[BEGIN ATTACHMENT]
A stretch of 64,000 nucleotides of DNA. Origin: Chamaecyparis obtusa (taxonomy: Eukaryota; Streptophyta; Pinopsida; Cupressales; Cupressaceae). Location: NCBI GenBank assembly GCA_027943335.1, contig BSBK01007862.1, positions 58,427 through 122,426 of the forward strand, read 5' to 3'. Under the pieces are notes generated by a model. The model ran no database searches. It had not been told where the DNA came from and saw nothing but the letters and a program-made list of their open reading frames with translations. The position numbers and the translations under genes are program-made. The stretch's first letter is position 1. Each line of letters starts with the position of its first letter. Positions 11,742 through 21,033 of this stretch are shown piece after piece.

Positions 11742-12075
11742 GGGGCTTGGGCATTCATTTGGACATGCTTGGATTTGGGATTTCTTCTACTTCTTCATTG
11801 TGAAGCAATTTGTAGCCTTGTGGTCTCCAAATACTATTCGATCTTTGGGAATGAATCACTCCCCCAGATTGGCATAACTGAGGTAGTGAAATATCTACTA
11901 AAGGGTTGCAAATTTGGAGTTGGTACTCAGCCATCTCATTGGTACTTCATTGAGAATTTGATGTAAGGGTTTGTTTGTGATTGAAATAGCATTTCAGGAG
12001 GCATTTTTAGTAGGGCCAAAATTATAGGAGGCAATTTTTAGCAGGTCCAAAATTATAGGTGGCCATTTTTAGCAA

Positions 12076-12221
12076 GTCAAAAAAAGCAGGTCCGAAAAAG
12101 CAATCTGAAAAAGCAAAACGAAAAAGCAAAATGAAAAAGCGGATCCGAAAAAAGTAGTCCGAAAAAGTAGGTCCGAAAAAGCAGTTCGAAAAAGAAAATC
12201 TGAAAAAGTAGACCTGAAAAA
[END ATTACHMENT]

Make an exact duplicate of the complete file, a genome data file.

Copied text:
A stretch of 64,000 nucleotides of DNA. Origin: Chamaecyparis obtusa (taxonomy: Eukaryota; Streptophyta; Pinopsida; Cupressales; Cupressaceae). Location: NCBI GenBank assembly GCA_027943335.1, contig BSBK01007862.1, positions 58,427 through 122,426 of the forward strand, read 5' to 3'. Under the pieces are notes generated by a model. The model ran no database searches. It had not been told where the DNA came from and saw nothing but the letters and a program-made list of their open reading frames with translations. The position numbers and the translations under genes are program-made. The stretch's first letter is position 1. Each line of letters starts with the position of its first letter. Positions 11,742 through 21,033 of this stretch are shown piece after piece.

Positions 11742-12075
11742 GGGGCTTGGGCATTCATTTGGACATGCTTGGATTTGGGATTTCTTCTACTTCTTCATTG
11801 TGAAGCAATTTGTAGCCTTGTGGTCTCCAAATACTATTCGATCTTTGGGAATGAATCACTCCCCCAGATTGGCATAACTGAGGTAGTGAAATATCTACTA
11901 AAGGGTTGCAAATTTGGAGTTGGTACTCAGCCATCTCATTGGTACTTCATTGAGAATTTGATGTAAGGGTTTGTTTGTGATTGAAATAGCATTTCAGGAG
12001 GCATTTTTAGTAGGGCCAAAATTATAGGAGGCAATTTTTAGCAGGTCCAAAATTATAGGTGGCCATTTTTAGCAA

Positions 12076-12221
12076 GTCAAAAAAAGCAGGTCCGAAAAAG
12101 CAATCTGAAAAAGCAAAACGAAAAAGCAAAATGAAAAAGCGGATCCGAAAAAAGTAGTCCGAAAAAGTAGGTCCGAAAAAGCAGTTCGAAAAAGAAAATC
12201 TGAAAAAGTAGACCTGAAAAA